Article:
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Arquivos de Neuro-Psiquiatria

Print version ISSN 0004-282X

Arq. Neuro-Psiquiatr. vol.56 n.2 São Paulo June 1998

http://dx.doi.org/10.1590/S0004-282X1998000200028 

THESES

MIGRAINE IN CHILDHOOD AND ADOLESCENCE: A CRITICAL STUDY OF DIAGNOSTIC CRITERIA AND INFLUENCE OF AGE ON CLINICAL FINDINGS (ABSTRACT)*. THESIS. SÃO PAULO, 1998.

 

JOSÉ LUIZ DIAS GHERPELLI **

 

Two hundred and fifty-three children, aged < 15 years old, comprised the study group. The study was divided in 2 phases.

Phase 1 included 193 children with migraine with and without aura (1.1 and 1.2) diagnosed according to the IHS criteria, with a mean age of 10,3 y., divided in 2 groups according to their age (< 10 or > 10 years). We studied the relationship between age and migraine type, headache characteristics and associated symptoms that are part of the IHS definition. Results showed a statistically significant higher frequency of migraine with aura in children > 10 years old (p = 0.0002) compared to those with < 10 years; non-parametric statistical analysis showed a significant relation between older age and increase in migraine with aura frequency (p = 0.0003). Pulsatile quality and unilateral pain location were also related to age, being more frequent in older children (p = 0.02 and p = 0.01, respectively).

Phase 2 studied 176 children with headache (1.1, 1.7, 2.1, 2.2, 4), excluding those with migraine with aura. The objectives were to: 1. analyze which of the IHS definition items were responsible for the children's exclusion of the migraine (1.1) diagnosis; 2. study the concordance degree between the restrictive IHS criteria, Prensky and Vahlquist criteria, compared to an "extended" criteria used as a "gold standard", that included the non-classified children in the migraine group; 3. study the degree of sensitivity and specificity for each of the definition items of the IHS definition and; 4. analyze alternative definitions, based on the restrictive IHS definition, which could improve the sensitivity concerning the children of the 1.7 diagnostic group. The results showed that item B of the definition was the most frequent cause of exclusion in the 1.7 diagnostic group, compared to items C and D (all children fulfilled item A). Prensky criteria showed the highest sensitivity, compared to the Vahlquist and IHS, although all three criteria showed sensitivity over 70%. Headache characteristics and associated symptoms that showed sensitivity over 70%, in decreasing order of frequency, were: pain of moderate/severe intensity, pain duration between 2 to 48 hours, isolated photophobia, isolated phonophobia and aggravation with physical activity. Headache characteristics and associated symptoms that showed specificity over 70%, in decreasing order of frequency, were: nausea, vomiting, phonophobia and photophobia (all 3 with 100%), isolated photophobia, aggravation with physical activity and isolated phonophobia. Based on 3 alternative definitions, each of them modifying one item of the IHS definition (with the exception of item A), while maintaining the others unchanged, we compared the sensitivity and specificity of these alternative definitions with the "extended" criteria. We observed that the exclusion of item B led to a 10% increase of sensitivity compared to the restrictive IHS, without losing specificity.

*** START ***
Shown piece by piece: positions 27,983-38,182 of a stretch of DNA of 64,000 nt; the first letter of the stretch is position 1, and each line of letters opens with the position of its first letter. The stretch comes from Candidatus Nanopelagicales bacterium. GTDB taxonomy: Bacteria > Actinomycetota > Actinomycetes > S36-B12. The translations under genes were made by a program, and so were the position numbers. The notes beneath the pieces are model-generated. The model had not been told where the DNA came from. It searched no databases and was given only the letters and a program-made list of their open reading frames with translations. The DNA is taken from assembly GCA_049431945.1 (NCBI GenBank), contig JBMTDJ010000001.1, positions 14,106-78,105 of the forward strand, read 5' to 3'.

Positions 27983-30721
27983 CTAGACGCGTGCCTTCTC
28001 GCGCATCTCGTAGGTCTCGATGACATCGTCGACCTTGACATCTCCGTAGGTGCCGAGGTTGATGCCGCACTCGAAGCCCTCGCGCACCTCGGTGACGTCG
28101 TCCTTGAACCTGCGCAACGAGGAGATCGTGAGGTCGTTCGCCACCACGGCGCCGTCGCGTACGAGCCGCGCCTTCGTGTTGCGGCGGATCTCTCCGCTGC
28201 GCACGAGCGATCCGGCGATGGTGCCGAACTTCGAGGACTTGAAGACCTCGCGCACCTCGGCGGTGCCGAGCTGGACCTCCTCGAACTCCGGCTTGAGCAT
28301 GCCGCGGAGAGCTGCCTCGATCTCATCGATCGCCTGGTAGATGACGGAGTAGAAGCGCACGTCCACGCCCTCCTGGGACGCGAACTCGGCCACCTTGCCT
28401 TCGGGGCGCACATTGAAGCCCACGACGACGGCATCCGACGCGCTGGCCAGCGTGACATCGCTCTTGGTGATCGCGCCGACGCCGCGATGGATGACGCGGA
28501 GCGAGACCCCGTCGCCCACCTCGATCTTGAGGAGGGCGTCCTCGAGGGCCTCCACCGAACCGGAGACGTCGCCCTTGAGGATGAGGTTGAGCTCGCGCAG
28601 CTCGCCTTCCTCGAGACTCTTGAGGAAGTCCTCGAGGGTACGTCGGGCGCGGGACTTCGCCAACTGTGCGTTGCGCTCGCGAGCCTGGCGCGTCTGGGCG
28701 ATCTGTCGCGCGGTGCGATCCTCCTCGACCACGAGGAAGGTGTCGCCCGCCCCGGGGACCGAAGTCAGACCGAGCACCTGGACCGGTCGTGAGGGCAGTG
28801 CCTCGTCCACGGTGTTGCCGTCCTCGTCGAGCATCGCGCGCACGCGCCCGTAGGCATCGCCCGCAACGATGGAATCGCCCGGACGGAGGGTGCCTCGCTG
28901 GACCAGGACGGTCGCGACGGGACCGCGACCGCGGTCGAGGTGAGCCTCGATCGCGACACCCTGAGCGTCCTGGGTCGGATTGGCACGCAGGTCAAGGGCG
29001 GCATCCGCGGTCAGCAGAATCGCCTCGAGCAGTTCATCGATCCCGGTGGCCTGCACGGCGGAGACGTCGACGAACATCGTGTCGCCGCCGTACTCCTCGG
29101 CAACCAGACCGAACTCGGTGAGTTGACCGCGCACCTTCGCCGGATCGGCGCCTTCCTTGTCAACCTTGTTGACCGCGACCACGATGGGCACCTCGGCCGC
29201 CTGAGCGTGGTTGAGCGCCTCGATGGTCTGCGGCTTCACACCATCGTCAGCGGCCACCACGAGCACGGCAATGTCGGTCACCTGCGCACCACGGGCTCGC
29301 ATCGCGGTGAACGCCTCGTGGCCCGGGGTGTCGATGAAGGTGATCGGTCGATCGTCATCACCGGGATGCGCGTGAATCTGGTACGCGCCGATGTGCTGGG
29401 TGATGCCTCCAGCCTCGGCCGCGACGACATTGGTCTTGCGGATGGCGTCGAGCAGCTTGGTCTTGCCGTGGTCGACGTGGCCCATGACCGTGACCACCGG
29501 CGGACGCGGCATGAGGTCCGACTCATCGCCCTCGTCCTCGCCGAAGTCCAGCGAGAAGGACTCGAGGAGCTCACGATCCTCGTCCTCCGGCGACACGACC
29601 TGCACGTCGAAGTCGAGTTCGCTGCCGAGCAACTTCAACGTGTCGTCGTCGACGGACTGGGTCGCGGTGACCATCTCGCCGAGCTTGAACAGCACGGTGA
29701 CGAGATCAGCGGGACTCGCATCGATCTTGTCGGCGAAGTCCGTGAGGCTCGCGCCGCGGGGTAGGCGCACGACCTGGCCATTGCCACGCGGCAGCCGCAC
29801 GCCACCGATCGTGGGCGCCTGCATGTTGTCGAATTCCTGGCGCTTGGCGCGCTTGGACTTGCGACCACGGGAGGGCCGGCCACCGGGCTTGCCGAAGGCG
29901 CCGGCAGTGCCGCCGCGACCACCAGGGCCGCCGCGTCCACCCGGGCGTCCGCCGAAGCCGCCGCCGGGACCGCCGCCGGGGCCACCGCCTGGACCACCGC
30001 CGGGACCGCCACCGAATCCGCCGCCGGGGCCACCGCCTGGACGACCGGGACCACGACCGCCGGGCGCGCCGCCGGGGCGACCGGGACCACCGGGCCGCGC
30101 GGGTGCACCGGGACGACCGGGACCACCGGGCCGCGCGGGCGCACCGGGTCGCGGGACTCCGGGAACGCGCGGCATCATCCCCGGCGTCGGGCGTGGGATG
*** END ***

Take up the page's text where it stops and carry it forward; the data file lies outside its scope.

We concluded that item B of the IHS criteria for migraine without aura in children and adolescents could be removed. This would include a number of patients, which are presently non-classified, without increasing the number of false-positives.

KEY WORDS: migraine, headache, migraine diagnosis, childhood, adolescence, specificity, sensitivity.

 

 

* Enxaqueca na infância e adolescência: estudo da influência da idade sobre os sintomas clínicos e estudo crítico dos critérios diagnósticos (Resumo). Tese de Livre-Docência: Disciplina de Neurologia Infantil, Departamento de Neurologia, Faculdade de Medicina da Universidade de São Paulo.

** Address: Hospital I. Albert Einstein, Av. Albert Einstein 627 conj 356, 05651-901 São Paulo SP, Brasil. e-mail: jldg@mandic.com.br